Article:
The National Football Foundation & College Hall of Fame (NFF) announced that Penn State Athletics Director Tim Curley has been named the 2011 recipient of the John L. Toner Award.
One of the top honors that a college athletics administrator can receive, the Toner Award is presented annually by the NFF to an athletics director who has demonstrated superior administrative abilities and shown outstanding dedication to college athletics and particularly college football.
Curley has presided over Penn State athletics since 1993, and his leadership has resulted in 21 NCAA and 64 Big Ten championships and numerous individual national and conference crowns for the Nittany Lions during his tenure. His passion for winning has also extended to the classroom with the NCAA reporting in 2010 that Penn State student-athletes compiled a school-record 90 percent Graduation Success Rate, 11 points higher than the national average for schools in the NCAA Football Bowl Subdivision. Penn State has had 116 CoSIDA Academic All-Americans under Curley’s leadership.
Curley currently manages a $105 million annual budget and a varsity sport program that will expand from 29 to 31 men’s and women’s varsity teams in 2012-13. He pioneered the expansion of Beaver Stadium in 2001, pushing the capacity to 107,282, which ranks second nationally.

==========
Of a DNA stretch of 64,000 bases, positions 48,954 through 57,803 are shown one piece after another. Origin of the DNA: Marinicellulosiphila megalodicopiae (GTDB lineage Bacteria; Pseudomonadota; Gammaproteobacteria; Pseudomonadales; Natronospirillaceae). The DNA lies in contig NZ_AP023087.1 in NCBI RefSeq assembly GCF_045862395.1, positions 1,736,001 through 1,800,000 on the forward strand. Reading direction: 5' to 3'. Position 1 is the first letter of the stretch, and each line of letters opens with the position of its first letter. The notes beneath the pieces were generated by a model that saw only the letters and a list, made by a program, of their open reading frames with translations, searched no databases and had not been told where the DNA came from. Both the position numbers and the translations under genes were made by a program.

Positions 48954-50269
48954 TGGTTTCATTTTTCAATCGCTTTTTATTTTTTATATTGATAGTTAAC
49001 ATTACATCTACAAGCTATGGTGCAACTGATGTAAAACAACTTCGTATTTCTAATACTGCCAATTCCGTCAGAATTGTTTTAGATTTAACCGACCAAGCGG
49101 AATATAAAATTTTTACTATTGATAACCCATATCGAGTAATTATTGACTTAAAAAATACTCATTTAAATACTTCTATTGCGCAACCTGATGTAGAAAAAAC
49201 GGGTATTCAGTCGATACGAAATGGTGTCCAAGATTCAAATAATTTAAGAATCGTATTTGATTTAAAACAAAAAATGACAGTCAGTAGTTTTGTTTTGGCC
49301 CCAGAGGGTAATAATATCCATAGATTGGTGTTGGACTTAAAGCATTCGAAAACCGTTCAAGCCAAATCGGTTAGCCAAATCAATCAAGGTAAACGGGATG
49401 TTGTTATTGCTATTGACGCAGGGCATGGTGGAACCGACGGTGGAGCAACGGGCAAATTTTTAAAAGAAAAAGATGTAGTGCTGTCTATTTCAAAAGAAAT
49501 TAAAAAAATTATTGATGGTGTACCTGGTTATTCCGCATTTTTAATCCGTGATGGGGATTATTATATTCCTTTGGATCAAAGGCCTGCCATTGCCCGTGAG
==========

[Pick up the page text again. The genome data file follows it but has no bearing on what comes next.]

Curley is a two-time Northeast Athletic Director of the Year honoree by the National Association of Collegiate Directors of Athletics, and he served as the NACDA president for 2005-06. This past year, he was among five finalists for the Sports Business Athletic Director of the Year.
Curley, a Penn State alumnus, began his career with the Nittany Lions’ athletic department by selling game programs and serving as the baseball team’s batboy. Before becoming athletics director, he served as his predecessor Jim Tarman’s top assistant.
Curley will be honored at the NFF 54th Annual Awards Dinner on Dec. 6 at the Waldorf-Astoria in New York City.
Past recipients of the John L. Toner Award include:
1997 − John L. Toner (Connecticut)
1998 − Doug Dickey (Tennessee)
1999 − Jake Crouthamel (Syracuse)
1999 − Davey Nelson (Delaware)*
2000 − Frank Broyles (Arkansas)
2001 − Milo R. “Mike” Lude (Washington)
2002 − Bill Byrne (Oregon, Nebraska, Texas A&M)
2003 − Andy Geiger (Brown, Penn, Stanford, Maryland, Ohio State)
2003 − John Clune (Air Force)*
2004 − Vince Dooley (Georgia)
2005 − Jack Lengyel (Fresno State, Missouri, and Navy)
2006 − DeLoss Dodds (Texas)
2007 − Jeremy Foley (Florida)
2008 − Gene Smith (Eastern Michigan, Iowa State, Arizona State, Ohio State)
2009 − Jim Weaver (Virginia Tech)
2010 − Robert Mulcahy (Rutgers)